What we can learn from this conference, and why we, as Inspiring Communities, are helping present it.
Inspiring Communities is dedicated to creating systems change with equity at the centre. We work directly in three communities across Nova Scotia — Digby, North Sydney / Sydney Mines and North Dartmouth. Only two of those is located in an “urban” area. But the truth is, what happens in our urban areas is intrinsically linked to what happens in the rest of the province.
Urban planning is more than choosing a spot for a new building, or adding public art; it’s a deep discussion about how we live in community, what is built, and how space is used. It can serve as a spark for conversations about equity and inclusivity, what values are reflected in our public spaces, and whose voices inform those decisions.
This year, one of the key panels will be on Sacred Civics, catalysed by the book of the same name. From chapter 11 of that book, written by book editor Jayne Engle, Tessy Britton and Pamela Glode-Desrochers, this quote is essential:
“…social infrastructure, which is place-based and takes a long-term, systemic, and radically inclusive approach. It is based on a vision to create conditions in the fabric of everyday community life that invite creativity and collaborative action and that enable transition to local wellbeing economies that are regenerative, circular, and inclusive of everyone.”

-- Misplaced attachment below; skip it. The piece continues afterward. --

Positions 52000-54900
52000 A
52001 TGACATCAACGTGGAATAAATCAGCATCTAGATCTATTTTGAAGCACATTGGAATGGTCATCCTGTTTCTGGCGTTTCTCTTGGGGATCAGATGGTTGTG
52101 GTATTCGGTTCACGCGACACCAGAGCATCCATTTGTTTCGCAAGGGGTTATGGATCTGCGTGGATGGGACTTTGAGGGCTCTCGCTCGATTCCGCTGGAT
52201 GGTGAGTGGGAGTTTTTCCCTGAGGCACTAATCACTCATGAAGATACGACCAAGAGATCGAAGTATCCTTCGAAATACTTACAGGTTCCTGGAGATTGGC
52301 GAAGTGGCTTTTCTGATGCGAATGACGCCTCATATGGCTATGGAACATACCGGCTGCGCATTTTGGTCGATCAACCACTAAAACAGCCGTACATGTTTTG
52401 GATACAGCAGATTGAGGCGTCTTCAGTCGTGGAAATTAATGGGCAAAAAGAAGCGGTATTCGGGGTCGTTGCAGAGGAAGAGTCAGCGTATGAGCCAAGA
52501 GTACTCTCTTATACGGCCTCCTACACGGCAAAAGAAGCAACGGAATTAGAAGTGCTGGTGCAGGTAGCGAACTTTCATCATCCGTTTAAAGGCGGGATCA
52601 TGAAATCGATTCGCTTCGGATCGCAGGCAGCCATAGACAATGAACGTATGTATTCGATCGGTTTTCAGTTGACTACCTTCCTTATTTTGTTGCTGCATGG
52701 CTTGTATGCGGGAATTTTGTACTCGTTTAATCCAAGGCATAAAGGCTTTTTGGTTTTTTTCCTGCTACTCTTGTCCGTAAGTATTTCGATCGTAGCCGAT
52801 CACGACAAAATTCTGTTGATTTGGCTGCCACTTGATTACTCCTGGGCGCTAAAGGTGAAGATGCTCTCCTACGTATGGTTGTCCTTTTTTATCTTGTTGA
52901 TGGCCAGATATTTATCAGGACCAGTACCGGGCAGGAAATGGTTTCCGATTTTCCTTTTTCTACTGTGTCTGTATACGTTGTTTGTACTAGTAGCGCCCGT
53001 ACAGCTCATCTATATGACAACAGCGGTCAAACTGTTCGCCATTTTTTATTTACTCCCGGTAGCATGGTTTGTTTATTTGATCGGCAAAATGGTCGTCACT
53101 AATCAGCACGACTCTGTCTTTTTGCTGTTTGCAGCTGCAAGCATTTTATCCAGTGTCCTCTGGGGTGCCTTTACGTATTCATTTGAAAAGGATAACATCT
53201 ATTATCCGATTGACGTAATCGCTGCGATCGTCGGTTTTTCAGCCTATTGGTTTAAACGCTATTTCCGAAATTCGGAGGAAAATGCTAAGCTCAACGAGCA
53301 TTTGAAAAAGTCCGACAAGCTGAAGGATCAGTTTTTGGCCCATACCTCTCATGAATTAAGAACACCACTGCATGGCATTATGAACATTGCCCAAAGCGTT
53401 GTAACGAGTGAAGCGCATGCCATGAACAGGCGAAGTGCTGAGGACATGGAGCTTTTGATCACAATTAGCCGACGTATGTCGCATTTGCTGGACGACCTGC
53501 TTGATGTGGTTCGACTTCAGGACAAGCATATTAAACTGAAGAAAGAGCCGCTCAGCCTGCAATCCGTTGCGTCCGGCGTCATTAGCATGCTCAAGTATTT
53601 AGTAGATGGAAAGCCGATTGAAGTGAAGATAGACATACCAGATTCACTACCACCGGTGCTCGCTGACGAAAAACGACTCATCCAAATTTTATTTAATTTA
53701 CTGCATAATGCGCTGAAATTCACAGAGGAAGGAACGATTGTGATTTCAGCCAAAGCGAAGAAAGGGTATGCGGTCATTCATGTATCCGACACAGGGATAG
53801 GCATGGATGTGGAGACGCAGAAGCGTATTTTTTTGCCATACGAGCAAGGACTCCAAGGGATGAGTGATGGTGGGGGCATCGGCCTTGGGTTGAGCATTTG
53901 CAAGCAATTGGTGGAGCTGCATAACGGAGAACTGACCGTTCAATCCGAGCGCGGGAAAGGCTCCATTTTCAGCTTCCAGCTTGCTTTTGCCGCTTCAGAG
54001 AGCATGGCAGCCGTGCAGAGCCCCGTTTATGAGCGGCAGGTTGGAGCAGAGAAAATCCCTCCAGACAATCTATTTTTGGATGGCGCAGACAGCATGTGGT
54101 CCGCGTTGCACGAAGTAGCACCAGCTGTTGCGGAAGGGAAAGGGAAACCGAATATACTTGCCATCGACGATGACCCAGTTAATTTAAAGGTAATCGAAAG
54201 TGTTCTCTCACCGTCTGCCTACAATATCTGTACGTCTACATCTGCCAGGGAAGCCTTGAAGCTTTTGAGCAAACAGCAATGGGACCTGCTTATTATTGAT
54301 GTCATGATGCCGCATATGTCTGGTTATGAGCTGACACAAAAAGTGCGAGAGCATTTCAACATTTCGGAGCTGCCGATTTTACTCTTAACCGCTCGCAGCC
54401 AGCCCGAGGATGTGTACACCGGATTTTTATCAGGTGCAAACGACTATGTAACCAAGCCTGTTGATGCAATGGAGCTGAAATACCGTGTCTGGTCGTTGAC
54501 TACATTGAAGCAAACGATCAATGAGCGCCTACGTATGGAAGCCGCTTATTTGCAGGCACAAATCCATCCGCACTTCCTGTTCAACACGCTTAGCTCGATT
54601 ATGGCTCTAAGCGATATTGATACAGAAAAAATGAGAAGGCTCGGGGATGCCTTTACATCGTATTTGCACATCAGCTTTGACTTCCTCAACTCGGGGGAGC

This is our mission, in different words perhaps, but this is what we aim for: communities powered by ‘wellbeing economies’ that are self-sustaining and inclusive. This work is long-term and systemic.
While this is our vision for individual communities, we know equally that in this small province, and this small region of the world, we are inextricably linked with each other. When a decision is made to base a company or government service in a community, for example, ripple effects are seen in the economies of the surrounding area, on transportation, in tourism, in myriad ways. While it sometimes may seem that we are competing for a common small resource base, the truth is, we are contributing to and building on a common resource base. It’s an inverted way of looking at it, perhaps, but it is more amenable to collaboration to think about things from this point of view.
On Monday, September 19, we encourage you to come in person or tune in virtually to the Art of City Building. Let yourself be inspired by the creative and collaborative work being done here and elsewhere. Communities can ‘just happen’ but how much better things can be if we each put a conscious effort into designing or planning how we would like to live.
Session I: Sacred Civics (Featuring authors from the book)
Session II: Future of Work: Living In Cities We Don’t Work In
Session III: The “Art” in the Art of City Building
Session VI: Cities, Interchanges and Cultural Districts
Find more including speaker bios at https://www.artofcitybuilding.ca/.
The event is free to attend and will be taking place both in-person at the Halifax Central Library and virtually via Zoom.